I have learned to identify false memories for the most part. There is often some incongruence between real memories and manufactured memories: details don't "feel right." If I pursue them I can find what's wrong, but usually I just review my notes, and discover what I know happened, and mentally mark the false memory as "questionable." (I seem to need those false memories of events to organize random ideas and images into something meaningful that I can grasp and associate with other thoughts and memories, but I don't have to believe the events my imagination has created in order to make use of what I learned.) False memories are disturbing, and destroy confidence. It is much more comfortable to keep running notes on mundane events, and later reconstruct those events from the collected evidence. Notes, phone conversation recordings, and scanned mail also help me built a time-line for myself. Otherwise, I tend to believe all of my false memories "happened" in the month just before my accident.

At least this tendency to assume so many of my memories all happened around the time of my accident gives me a hint that those "memories" might not be real. Sometimes I can prove these memories are false, but much of the time I just have to assume that if I think my memory is based around June of 2011, it's probably not a real memory, unless I can connect them with photos and notes I made at the time.

So, that was more than I meant to say about that! If I should know you, please help me recall.

Thank you,

David Lloyd

Wednesday, August 14, 2013

Choose hope

Once you choose hope, anything is possible. --Christopher Reeve
One of the reasons I choose to believe I am improving despite evidence to the contrary, is my belief that expectations influence outcomes. This is not a magical belief. I don't think "believing I'm healed" will heal me. However, I do believe God rewards those who put forth effort, accepting the risk that their efforts may be in vain, in order to pursue the best possible outcome.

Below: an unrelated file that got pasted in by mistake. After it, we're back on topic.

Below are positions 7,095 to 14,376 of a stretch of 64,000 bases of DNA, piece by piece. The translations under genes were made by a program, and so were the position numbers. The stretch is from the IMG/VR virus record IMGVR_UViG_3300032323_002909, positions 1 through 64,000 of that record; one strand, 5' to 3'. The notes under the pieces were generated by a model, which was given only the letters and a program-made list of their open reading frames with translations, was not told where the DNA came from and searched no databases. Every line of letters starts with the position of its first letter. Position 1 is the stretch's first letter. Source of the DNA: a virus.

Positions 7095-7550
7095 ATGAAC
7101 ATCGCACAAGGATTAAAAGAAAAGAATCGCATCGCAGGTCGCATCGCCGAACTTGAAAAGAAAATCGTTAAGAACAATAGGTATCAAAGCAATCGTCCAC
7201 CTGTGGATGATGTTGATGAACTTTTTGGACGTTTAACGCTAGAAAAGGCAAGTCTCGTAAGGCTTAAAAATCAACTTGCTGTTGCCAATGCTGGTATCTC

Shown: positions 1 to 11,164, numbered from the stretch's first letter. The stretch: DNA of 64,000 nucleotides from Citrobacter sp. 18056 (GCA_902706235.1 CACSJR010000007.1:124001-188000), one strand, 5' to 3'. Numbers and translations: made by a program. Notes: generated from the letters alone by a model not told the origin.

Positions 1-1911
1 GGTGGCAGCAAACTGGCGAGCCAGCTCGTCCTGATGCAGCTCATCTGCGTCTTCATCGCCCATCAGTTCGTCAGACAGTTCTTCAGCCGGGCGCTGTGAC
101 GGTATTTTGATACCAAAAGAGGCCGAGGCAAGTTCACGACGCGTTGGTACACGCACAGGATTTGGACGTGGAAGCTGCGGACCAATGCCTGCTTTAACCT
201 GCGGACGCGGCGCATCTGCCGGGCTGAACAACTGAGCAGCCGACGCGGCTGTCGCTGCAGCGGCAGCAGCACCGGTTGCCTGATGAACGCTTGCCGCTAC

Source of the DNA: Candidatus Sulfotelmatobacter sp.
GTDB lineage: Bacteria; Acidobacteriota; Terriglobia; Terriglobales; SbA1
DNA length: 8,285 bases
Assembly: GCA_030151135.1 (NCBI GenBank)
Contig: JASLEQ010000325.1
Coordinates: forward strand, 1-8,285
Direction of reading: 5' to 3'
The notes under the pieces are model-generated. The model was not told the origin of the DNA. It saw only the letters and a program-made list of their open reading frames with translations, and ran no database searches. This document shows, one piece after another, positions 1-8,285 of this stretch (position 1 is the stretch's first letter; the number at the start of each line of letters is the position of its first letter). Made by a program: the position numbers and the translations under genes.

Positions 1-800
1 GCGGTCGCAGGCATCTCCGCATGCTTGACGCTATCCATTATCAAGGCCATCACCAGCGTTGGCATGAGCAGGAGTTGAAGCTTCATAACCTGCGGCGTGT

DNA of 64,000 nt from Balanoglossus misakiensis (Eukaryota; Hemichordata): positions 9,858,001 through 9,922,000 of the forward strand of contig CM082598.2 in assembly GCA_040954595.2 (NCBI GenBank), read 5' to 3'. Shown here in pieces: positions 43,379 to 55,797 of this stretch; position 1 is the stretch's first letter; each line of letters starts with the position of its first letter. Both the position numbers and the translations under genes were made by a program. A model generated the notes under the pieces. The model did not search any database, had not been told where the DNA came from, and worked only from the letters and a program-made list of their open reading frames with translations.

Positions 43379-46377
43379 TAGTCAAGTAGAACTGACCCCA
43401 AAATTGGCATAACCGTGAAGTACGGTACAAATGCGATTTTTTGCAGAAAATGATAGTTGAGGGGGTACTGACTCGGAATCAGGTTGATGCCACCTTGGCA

Sometimes that reward comes in the direct form of improved capabilities or new ways to accommodate limitations. Sometimes that reward comes in they way others are encouraged to help us. Often the reward is hope itself: a positive outlook that inspires effort in ourselves and in others. When we inspire others, that inspiration has a way of returning to inspire us. And sometimes, here and there, I believe a few miracles actually do happen; although we wouldn't call them "miracles" if they happened very often!

I choose to believe I can improve, because I know that a life of hope is going to be more profitable for myself and for others than a life lived in despair. I have big dreams about how I can learn to live a useful life without the short-term memory most people take for granted. I use that hope to inspire myself every morning, to make reasonable plans, and to try to accomplish them. In that same spirit, I choose not to beat myself up over the days that I fail. I am not a quitter. If I fail tomorrow, I will begin the next day fresh, with hope of pressing forward, to make a profitable difference: if not for myself, then for someone else.

I encourage all of my readers to choose hope also.



Thursday, August 8, 2013

This post was adapted from something I wrote earlier today, explaining why I constantly keep notes and receipts past the point when most people throw them away.

Because of memory problems, I record meetings and I request copies of notes from any professionals I work with, including lawyers, doctors, dentists, and anyone else I work with who takes notes during a meeting. I also take notes, but they often make little sense to me later unless I can associate them with other information I gathered.